You might have been told when learning a new skill you’ve got to “practice, practice, practice”.
Practice is important; you’ve likely heard me mention this more than once before, but far more important is how you practice. Something learners (and many teachers) frequently overlook.
There’s an optimal sequence for how you can learn any skill. But to discover that, we need to go against conventional wisdom…
Take for example the old saying, “practice makes perfect.”
That’s not true.
Practice doesn’t make perfect. It makes things permanent.
A more useful mantra to retrain yourself to use is:
“Correct practice makes perfect.”
What does correct practice look like?
If you want to acquire skills faster – here’s a simple idea to implement right away.
Use it anytime you want to learn new motor skills faster…
Take a break!
Specifically, take TINY breaks…
… between practice drills.
Just a few seconds long can do wonders for your brain.
It might seem counter-intuitive but a study published recently in Current Biology has found that most of the improvement while learning a motor task comes, not while actually practicing, but instead during the B R E A K S between practice drills.
Note – I’m not talking about taking hours or days between practice sessions to see performance improvements, but literally seconds.
Here’s the skinny:
Recently the National Institute of Neurological Disorders and Strokes in the United States of America ran a study to find how our brains learn new skills.
They got a group of 27 participants and had them make a number of key presses.
The subjects sat in a chair facing a computer screen.
The researchers put brain caps on their heads to record brain wave patterns.
The experiment began when they were shown a series of numbers on a screen and asked to type the numbers as many times as possible with their left hands for 10 seconds; take a 10-second break, and then repeat this trial cycle of alternating practice and rest 35 more times.
As expected, the volunteer’s speed at which they typed out the numbers correctly increased dramatically (about 350% improvement) during the first few trials, before hitting a plateau at the 11th time.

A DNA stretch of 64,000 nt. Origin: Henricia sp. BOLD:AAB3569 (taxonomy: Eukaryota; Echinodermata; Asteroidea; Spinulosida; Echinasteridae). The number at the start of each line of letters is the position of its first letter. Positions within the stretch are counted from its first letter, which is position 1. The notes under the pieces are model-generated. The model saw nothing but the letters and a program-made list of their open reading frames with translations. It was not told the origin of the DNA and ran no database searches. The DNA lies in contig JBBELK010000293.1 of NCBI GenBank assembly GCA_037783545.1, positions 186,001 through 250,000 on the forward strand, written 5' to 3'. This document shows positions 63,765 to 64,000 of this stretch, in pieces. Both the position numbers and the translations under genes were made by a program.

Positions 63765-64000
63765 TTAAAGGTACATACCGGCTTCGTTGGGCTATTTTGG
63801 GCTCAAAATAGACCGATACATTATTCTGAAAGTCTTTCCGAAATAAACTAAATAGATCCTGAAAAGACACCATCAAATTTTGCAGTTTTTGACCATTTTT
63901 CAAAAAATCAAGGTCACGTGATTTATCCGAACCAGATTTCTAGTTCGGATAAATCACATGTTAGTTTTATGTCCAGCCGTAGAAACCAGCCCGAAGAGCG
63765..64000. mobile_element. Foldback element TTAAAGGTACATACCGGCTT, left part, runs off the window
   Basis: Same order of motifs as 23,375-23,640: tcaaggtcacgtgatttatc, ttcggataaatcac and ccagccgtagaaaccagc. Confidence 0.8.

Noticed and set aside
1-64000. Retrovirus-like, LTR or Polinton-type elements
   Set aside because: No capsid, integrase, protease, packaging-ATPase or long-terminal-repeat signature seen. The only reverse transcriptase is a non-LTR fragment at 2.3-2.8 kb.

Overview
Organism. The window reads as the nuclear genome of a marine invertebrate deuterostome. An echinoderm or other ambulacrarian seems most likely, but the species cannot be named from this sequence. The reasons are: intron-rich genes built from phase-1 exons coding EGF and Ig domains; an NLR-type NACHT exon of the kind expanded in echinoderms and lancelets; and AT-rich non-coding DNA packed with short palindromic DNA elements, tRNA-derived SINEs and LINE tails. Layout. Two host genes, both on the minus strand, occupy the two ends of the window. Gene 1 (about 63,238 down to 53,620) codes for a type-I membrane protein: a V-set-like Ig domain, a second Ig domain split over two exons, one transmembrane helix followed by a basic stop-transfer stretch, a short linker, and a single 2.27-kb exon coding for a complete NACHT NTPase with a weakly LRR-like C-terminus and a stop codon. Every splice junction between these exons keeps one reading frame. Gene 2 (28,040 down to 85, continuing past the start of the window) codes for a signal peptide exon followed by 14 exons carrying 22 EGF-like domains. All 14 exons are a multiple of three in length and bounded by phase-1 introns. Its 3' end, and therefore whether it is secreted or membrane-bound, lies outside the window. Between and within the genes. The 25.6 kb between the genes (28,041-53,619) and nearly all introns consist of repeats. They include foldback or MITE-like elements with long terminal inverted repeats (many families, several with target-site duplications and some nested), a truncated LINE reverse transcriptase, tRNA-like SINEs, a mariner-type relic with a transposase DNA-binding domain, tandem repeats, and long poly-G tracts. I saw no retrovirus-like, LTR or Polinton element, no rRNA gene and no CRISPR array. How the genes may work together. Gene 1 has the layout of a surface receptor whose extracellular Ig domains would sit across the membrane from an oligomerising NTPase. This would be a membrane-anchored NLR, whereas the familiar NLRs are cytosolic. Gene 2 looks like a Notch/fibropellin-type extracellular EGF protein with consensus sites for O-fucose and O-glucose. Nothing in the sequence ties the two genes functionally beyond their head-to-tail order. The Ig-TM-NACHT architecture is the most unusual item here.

However, what caught the researchers’ attention was what was happening to the volunteers’ brains DURING the rest periods.
“I noticed that participants’ brain waves seemed to change much more during the rest periods than during the typing sessions,” said Dr. Bönstrup, the lead researcher.
“This gave me the idea to look much more closely for when learning was actually happening. Was it during practice or rest?”
By re-analyzing the data, they discovered the volunteers’ performance improved primarily during the short rests, and not during typing.
They also discovered patterns in the brain, which indicated that the volunteers’ brains were consolidating/strengthening memories during rest periods.
The take-away from their research:
Optimize the timing and spacing of rest intervals when learning new skills, especially in the early stages of acquiring new skills.
Short tiny breaks of a few seconds between practice drills during the initial skill development, appear to greatly help accelerate the speed at which you acquire new skills.
The researchers plan to explore, in greater detail the role of early resting periods in learning and memory.
Please test it out for yourself and see how you get on.
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